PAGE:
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How It's Always Sunny In Philadelphia Is Set To Make History

Rain or shine, the FX sitcom It's Always Sunny in Philadelphia has weathered the challenges of being an underdog since 2005 and, after fourteen seasons, has been renewed for a whopping four more. It's a record-breaking extension that will make it the longest-running live-action sitcom in American television history. That's a far cry from the show's humble beginnings as the project of three unemployed actors with a camcorder and no budget. Even when it was picked up by FX as one of the network's first originals, the per-episode budget was less than a third of the network standard. That's about as Cinderella as you get.

In 2016, after the series concluded its eleventh season, and while on track for the premiere of its twelfth, FX ordered two more seasons for the fan favorite, a show so well known for being snubbed at awards shows that the creators actually made an episode about it. Sunny had received an order of similar scope for the previous two seasons in 2014, and many fans were expecting a similar order to be forthcoming in 2020. Boy, were they wrong. FX blew all expectations out of the water with its biggest Sunny order yet – double the previous standard set in 2014 and 2016.

This record four-season order also pushes Sunny past a pretty significant competitor from decades past.

Remaking history with a record-breaking renewal

When the 2016 announcement came, the endlessly meme-able sitcom made history by tying the record held by the ABC sitcom The Adventures of Ozzie and Harriet (via The Hollywood Reporter). Ozzie and Harriet ran for 14 seasons starting in 1952, and starred the real-life husband and wife musicians Ozzie and Harriet Nelson in a typical family sitcom. This latest renewal pushes Sunny well beyond the Ozzie and Harriet standard, setting a new record for the longest-running live-action sitcom in television history. Now, that's a lot of Charlie work.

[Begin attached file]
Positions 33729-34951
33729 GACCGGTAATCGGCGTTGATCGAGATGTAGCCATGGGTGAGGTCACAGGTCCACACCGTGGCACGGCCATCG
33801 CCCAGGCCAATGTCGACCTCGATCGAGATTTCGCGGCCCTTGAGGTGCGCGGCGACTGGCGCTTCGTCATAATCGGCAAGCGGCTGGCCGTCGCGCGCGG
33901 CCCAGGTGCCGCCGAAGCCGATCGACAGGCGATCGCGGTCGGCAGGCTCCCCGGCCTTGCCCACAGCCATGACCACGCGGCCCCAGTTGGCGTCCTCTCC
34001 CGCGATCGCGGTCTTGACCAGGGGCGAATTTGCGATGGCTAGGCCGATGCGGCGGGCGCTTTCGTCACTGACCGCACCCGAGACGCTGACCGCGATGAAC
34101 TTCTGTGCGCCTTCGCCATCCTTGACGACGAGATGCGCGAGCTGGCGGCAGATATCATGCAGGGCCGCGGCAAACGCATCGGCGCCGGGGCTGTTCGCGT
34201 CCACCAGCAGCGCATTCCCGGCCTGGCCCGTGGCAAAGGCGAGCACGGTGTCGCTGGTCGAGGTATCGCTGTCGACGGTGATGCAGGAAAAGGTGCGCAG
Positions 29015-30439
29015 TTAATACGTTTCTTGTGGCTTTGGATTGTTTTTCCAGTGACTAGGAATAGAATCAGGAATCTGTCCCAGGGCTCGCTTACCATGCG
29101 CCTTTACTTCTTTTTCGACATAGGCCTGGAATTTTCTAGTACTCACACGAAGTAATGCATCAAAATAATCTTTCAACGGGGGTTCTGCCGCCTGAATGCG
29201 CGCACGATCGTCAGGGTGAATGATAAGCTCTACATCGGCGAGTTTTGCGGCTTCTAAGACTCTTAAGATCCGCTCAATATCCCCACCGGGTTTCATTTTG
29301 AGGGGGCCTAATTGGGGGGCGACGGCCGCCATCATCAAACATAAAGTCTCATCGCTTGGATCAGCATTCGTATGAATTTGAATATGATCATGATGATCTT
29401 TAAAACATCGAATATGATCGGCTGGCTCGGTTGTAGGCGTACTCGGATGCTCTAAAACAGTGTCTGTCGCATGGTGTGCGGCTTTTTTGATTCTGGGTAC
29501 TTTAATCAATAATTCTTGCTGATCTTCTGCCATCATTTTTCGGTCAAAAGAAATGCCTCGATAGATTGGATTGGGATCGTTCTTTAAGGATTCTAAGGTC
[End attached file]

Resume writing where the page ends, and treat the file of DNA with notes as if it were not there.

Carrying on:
This is incredible news for fans who had to last all of 2020 without a new season, marking only the second calendar year without a season premiere in the show's long history. (2014 was the previous drought year, in case you were wondering.) While many productions across the entertainment industry were sidelined this year by the COVID-19 crisis, Sunny certainly seems to be making up for lost time.

While Glenn Howerton described the show's initial inspiration to be a story of "a group of best friends who care so little for each other," there's no question that the fans of the show care as deeply and doggedly for the unlikely anti-heroes of TV comedy as Charlie cares about the Waitress